I’ve been trying to write this essay about Thanksgiving for over two weeks, but I can’t seem to get it going.
Maybe it’s because I have no history of thanksgiving. Growing up, my mother never made thanksgiving dinner. She was a waitress and always worked that day. I cannot remember where we ate that day, or who prepared the meal. Certainly not Aunt Dora: she hated to cook and was terrible at it.
When I moved to my own apartment, and subsequent marriage, we went to my in-laws for thanksgiving. That was not very thankful. One year we went to a friend’s – actually an acquaintance – rather than family for thanksgiving. It was one of the best.
As time went on and we moved to California, from New York, and then divorced, I took on Thanksgiving as my own. Thanksgiving is a great holiday: no religion, no politics, just food.
I would assemble friends and almost friends and feed them. Every year was a new experience, not a tradition. (Note: I hate traditions. The problem with traditions is that you have to do them year after year after year….)
One of the best Thanksgivings we ever did was our last one in the States, before we left for Mexico. My husband’s parents, brother, sister, sister-in-law came to Portland from California. My sister and brother-in-law came from Las Vegas, good friends from Portland joined us. I cooked and cooked and we ate and laughed. There were eleven or twelve of us – a good crowd for thanksgiving.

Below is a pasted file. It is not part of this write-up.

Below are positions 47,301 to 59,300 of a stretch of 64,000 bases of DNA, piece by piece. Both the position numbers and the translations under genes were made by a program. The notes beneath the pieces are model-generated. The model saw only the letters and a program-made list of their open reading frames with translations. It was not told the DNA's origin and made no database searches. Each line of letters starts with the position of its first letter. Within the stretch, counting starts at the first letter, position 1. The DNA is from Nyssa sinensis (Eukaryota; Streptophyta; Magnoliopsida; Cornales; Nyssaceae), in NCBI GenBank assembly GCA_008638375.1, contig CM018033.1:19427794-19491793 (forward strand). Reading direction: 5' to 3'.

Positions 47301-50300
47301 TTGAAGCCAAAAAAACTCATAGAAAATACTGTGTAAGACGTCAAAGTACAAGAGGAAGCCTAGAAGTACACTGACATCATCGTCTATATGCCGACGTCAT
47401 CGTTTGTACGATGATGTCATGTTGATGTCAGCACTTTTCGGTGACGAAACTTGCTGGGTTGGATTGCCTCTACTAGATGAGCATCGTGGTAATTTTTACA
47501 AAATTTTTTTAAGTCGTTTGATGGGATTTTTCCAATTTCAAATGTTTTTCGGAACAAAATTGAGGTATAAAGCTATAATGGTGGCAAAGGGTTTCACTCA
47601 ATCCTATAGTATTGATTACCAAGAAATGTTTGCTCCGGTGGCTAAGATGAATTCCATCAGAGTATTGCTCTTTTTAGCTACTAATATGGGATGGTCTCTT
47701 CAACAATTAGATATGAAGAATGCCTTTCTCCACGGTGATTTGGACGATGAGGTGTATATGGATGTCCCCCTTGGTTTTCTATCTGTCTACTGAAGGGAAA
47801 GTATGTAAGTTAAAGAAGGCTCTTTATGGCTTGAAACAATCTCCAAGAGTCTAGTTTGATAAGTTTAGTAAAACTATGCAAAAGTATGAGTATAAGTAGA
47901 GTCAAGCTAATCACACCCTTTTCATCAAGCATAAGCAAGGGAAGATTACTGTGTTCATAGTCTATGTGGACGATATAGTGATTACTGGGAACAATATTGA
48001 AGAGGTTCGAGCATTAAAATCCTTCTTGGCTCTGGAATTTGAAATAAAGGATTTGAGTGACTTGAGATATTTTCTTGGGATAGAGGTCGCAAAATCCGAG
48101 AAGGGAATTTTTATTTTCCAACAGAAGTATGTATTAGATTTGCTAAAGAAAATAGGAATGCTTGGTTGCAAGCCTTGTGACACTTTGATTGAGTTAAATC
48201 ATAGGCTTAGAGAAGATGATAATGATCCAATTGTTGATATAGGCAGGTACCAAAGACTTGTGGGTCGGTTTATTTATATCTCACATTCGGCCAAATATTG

Ten days later, we were on our way to Mexico.
Thanksgiving was different in Mexico. Turkey was easy to find – just go to Costco; cranberries were difficult and expensive, as was canned pumpkin. The thankfulness was easy to find; we gathered a group of expats and cooked and ate. In between bites, we laughed and remembered thanksgivings in the States.
Now, we are back in the States and I’m trying to find new holiday traditions. So far, true to my dislike of traditions, we’ve had two different thanksgivings in the two years we’ve been back. Next year, I am sure, will be yet another different thanksgiving.
What will be the same for all is all the thankfulness that we are here, we are together and we are well. What more can you ask for?